Crises there will continue to be. In meeting them, whether foreign or domestic, great or small, there is a recurring temptation to feel that some spectacular and costly action could become the miraculous solution to all current difficulties ... But each proposal must be weighed in the light of a broader consideration: the need to maintain balance in and among national programs, balance between the private and the public economy, balance between the cost and hoped-for advantages, balance between the clearly necessary and the comfortably desirable, balance between our essential requirements as a nation and the duties imposed by the nation upon the individual, balance between actions of the moment and the national welfare of the future ...

A vital element in keeping the peace is our military establishment. Our arms must be mighty, ready for instant action, so that no potential aggressor may be tempted to risk his own destruction. Our military organization today bears little relation to that known of any of my predecessors in peacetime, or, indeed, by the fighting men of World War II or Korea.

Until the latest of our world conflicts, the United States had no armaments industry ... But we can no longer risk emergency improvisation of national defense. We have been compelled to create a permanent armaments industry of vast proportions. Added to this, three and a half million men and women are directly engaged in the defense establishment ...

Now this conjunction of an immense military establishment and a large arms industry is new in the American experience. The total influence -- economic, political, even spiritual -- is felt in every city, every Statehouse, every office of the Federal government ... In the councils of government, we must guard against the acquisition of unwarranted influence, whether sought or unsought, by the military-industrial complex. The potential for the disastrous rise of misplaced power exists and will persist ...

Akin to, and largely responsible for the sweeping changes in our industrial-military posture, has been the technological revolution during recent decades. In this revolution, research has become central; it also becomes more formalized, complex, and costly. A steadily increasing share is conducted for, by, or at the direction of, the Federal government.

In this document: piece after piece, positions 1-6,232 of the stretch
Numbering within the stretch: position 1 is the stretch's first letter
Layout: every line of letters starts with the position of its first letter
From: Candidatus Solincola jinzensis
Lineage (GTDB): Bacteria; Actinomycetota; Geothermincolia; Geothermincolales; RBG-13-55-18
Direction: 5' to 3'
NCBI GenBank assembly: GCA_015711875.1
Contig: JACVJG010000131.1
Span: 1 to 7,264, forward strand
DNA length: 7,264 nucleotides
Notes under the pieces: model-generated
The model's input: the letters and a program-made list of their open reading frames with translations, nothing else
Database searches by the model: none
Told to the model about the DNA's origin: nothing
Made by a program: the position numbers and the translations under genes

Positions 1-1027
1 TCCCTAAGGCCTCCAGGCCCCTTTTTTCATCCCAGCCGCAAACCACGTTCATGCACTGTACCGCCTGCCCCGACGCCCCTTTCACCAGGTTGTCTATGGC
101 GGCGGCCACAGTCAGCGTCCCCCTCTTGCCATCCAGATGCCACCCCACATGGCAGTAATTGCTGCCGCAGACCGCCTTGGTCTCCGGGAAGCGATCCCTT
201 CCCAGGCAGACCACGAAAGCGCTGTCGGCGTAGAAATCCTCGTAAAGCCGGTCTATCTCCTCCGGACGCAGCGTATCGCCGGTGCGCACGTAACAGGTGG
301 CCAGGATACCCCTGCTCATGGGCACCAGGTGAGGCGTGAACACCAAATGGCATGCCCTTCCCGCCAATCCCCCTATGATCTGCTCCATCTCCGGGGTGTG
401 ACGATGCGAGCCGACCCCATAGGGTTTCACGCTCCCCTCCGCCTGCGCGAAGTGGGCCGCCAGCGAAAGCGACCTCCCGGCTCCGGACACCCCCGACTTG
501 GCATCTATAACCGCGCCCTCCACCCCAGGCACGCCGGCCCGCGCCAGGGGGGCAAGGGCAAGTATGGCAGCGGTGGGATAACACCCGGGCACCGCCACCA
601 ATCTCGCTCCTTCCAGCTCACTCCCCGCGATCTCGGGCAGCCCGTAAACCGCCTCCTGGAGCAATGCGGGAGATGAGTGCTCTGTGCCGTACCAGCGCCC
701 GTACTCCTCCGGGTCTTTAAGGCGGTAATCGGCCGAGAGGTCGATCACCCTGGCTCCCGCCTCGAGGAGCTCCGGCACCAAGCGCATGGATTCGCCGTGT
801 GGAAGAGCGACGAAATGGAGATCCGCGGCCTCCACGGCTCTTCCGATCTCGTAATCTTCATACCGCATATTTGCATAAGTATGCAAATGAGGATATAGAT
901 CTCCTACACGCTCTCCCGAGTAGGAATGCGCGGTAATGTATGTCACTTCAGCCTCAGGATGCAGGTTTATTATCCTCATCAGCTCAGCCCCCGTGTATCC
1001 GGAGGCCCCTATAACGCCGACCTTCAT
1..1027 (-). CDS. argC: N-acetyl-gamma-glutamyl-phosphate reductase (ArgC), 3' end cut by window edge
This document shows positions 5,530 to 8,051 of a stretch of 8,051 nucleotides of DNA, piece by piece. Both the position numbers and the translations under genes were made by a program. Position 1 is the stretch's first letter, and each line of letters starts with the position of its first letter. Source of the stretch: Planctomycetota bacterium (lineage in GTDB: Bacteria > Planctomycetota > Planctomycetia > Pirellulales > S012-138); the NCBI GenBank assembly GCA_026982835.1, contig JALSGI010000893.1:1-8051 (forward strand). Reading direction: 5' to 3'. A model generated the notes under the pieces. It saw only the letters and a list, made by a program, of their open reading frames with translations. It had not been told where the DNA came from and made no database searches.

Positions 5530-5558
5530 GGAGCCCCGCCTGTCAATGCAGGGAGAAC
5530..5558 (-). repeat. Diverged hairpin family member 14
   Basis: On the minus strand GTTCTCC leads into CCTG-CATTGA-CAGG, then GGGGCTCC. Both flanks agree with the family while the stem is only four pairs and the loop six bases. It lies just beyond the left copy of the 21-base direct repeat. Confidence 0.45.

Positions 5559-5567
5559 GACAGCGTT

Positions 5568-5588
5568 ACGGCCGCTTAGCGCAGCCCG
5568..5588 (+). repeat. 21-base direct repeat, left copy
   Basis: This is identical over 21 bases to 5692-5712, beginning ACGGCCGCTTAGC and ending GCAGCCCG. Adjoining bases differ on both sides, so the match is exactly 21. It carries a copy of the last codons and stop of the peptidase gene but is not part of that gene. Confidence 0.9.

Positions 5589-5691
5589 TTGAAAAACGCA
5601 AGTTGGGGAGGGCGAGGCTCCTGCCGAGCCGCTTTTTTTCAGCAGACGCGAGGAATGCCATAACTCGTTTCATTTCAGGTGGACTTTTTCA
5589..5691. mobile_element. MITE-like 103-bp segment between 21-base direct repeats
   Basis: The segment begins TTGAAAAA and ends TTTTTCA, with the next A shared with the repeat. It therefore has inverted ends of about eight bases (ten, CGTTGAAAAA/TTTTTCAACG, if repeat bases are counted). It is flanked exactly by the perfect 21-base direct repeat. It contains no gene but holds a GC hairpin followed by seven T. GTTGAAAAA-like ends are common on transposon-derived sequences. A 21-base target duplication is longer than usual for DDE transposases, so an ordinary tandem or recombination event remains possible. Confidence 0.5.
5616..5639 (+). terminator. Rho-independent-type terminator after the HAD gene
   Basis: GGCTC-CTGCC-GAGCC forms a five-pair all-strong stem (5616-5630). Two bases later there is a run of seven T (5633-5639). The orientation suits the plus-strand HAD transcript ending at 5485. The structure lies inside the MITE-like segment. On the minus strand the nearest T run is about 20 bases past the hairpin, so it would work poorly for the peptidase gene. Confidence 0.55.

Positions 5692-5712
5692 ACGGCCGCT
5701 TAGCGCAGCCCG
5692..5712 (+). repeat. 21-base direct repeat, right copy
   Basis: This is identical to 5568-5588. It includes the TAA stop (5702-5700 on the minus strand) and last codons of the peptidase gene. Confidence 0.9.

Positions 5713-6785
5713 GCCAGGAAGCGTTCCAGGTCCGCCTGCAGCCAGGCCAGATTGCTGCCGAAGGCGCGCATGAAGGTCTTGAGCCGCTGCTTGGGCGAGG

Today, the solitary inventor, tinkering in his shop, has been overshadowed by task forces of scientists in laboratories and testing fields. In the same fashion, the free university, historically the fountainhead of free ideas and scientific discovery, has experienced a revolution in the conduct of research. Partly because of the huge costs involved, a government contract becomes virtually a substitute for intellectual curiosity. For every old blackboard there are now hundreds of new electronic computers. The prospect of domination of the nation's scholars by Federal employment, project allocations, and the power of money is ever present -- and is gravely to be regarded.

Yet, in holding scientific research and discovery in respect, as we should, we must also be alert to the equal and opposite danger that public policy could itself become the captive of a scientific-technological elite. It is the task of statesmanship to mold, to balance, and to integrate these and other forces, new and old, within the principles of our democratic system -- ever aiming toward the supreme goals of our free society.

Another factor in maintaining balance involves the element of time. As we peer into society's future, we -- you and I, and our government -- must avoid the impulse to live only for today, plundering for our own ease and convenience the precious resources of tomorrow. We cannot mortgage the material assets of our grandchildren without risking the loss also of their political and spiritual heritage. We want democracy to survive for all generations to come, not to become the insolvent phantom of tomorrow ...